14 October 2014

Tombstone Tuesday: Batya Lifshe bat Naftaly Hertz, Labun Jewish Cemetery

In June of 2013 I had the pleasure of visiting Ukraine and Labun (now Yurovshchina; once called Lubin in Yiddish), my paternal grandparents' community. We were able to visit the old Jewish cemetery, which I discussed in an earlier post. Over the next several Tuesdays I will post photos and translations (as I am able to decipher) of tombstones from that cemetery. Most do not feature surnames.

Here lies
A pure and proper woman
Batya Lifshe
daughter of Naftaly Hertz
died Rosh Chodesh Shevat 5670
May her soul be bound in eternal life

This stone was very difficult to read in the color image I collected on-site. I changed it to black and white and did some enhancements in iPhoto to make it a bit more readable.

Translation of the Hebrew benefited from the collective intellect of several knowledgeable researchers on Tracing the Tribe FaceBook page: Stephen Cohen, Smadar Gilboa-Nonacs, Zev Siberiano, Lara Diamond, Robin Meltzer and Sorin Goldenberg [Thank you!]. The second line, in particular, was challenging because the middle of it is difficult to read. It either reads "isha t'hara v'kashera" - a pure and proper woman; or, "isha t'hara yishara" - a pure and honest/upstanding woman [the word t'hara is abbreviated with only the letter tav]. In comparing occurrences of the letter yud in the epitaph, I believe that the last word in the line starts with a caf, not a yud. So, the word would be kashera (proper).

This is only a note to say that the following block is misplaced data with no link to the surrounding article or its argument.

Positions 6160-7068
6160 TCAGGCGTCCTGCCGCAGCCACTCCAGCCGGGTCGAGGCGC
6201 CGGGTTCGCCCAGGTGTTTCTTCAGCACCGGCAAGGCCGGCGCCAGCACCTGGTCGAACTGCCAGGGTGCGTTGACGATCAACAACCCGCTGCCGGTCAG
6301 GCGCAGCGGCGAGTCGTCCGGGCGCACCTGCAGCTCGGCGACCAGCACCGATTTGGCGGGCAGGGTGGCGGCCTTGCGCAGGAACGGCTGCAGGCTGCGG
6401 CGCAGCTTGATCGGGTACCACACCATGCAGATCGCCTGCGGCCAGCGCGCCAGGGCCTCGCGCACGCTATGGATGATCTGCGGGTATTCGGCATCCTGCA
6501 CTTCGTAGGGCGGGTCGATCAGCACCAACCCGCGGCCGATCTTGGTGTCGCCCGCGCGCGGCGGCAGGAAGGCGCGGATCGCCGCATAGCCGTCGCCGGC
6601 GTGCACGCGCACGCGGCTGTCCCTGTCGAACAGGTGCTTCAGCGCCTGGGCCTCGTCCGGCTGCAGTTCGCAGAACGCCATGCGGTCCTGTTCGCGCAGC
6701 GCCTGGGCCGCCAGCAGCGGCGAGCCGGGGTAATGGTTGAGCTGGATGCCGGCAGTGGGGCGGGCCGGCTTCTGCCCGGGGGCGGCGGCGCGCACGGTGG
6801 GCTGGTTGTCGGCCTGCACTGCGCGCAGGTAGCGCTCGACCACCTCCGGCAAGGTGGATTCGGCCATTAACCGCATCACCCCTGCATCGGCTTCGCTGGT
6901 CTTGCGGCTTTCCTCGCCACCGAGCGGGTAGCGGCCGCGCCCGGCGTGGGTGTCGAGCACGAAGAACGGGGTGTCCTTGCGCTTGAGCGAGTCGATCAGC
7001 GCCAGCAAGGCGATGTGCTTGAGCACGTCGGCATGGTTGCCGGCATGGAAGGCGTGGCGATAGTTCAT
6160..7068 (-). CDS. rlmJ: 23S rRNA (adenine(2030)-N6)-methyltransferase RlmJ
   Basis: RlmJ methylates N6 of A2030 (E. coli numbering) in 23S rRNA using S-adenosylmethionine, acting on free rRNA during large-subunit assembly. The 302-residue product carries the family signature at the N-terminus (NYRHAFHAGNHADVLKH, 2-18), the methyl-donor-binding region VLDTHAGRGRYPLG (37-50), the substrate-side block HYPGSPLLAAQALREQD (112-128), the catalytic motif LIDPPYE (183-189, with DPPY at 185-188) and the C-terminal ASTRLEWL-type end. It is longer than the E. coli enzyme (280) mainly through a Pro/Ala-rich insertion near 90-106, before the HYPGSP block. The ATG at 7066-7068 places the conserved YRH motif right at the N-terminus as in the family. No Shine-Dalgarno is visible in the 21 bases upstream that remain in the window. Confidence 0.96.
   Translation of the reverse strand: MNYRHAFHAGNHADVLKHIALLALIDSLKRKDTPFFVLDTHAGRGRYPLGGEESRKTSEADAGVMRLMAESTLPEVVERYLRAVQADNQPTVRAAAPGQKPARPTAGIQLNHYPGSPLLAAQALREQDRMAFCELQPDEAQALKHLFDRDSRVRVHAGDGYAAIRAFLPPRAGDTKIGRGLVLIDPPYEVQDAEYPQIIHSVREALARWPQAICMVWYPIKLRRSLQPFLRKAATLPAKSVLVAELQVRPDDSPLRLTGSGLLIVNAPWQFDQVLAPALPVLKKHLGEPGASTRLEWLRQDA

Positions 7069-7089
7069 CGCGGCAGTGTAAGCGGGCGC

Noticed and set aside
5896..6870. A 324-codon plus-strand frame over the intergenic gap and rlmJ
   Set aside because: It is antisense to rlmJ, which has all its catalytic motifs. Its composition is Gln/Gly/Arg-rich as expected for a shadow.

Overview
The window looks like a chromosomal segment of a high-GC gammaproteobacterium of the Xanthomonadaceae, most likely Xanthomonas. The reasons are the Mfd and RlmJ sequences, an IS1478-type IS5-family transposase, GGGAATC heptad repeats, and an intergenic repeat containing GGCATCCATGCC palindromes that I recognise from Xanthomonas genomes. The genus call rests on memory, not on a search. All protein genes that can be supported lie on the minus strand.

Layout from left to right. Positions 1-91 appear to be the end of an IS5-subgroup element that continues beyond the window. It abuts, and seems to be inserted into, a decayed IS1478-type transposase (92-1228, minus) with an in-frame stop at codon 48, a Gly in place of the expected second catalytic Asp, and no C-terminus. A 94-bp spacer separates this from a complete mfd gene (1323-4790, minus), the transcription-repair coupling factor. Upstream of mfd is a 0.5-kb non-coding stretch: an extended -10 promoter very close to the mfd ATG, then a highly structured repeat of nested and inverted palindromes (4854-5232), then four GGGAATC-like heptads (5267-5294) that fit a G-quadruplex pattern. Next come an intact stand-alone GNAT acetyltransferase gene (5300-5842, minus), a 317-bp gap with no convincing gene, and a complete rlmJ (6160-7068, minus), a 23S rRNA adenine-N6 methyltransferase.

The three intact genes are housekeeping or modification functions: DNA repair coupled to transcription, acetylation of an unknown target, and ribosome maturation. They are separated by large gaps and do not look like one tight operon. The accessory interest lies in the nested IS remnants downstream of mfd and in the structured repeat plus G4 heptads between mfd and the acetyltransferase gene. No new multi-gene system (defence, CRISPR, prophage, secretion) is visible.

Batya Lifshe died on Rosh Chodesh of the month of Shevat. Rosh Chodesh is the new moon, i.e. the 1st day of the lunar month: 1 January 1910.[1]  Batya Lifshe's date of death was 11 January 1910 (Gregorian calendar) or 29 December 1909 (Julian calendar).

The names Naftaly and Hertz (Batya Lifshe's father's name) are often given together in Biblical reference to Jacob's blessing of his son Naftaly. Naftaly was compared to a swift deer. The deer at the top of the stone were likely an additional reference.

1. Date converted from the Hebrew to the Gregorian calendar via the calendar conversion tool on the Steve Morse One-Step website.

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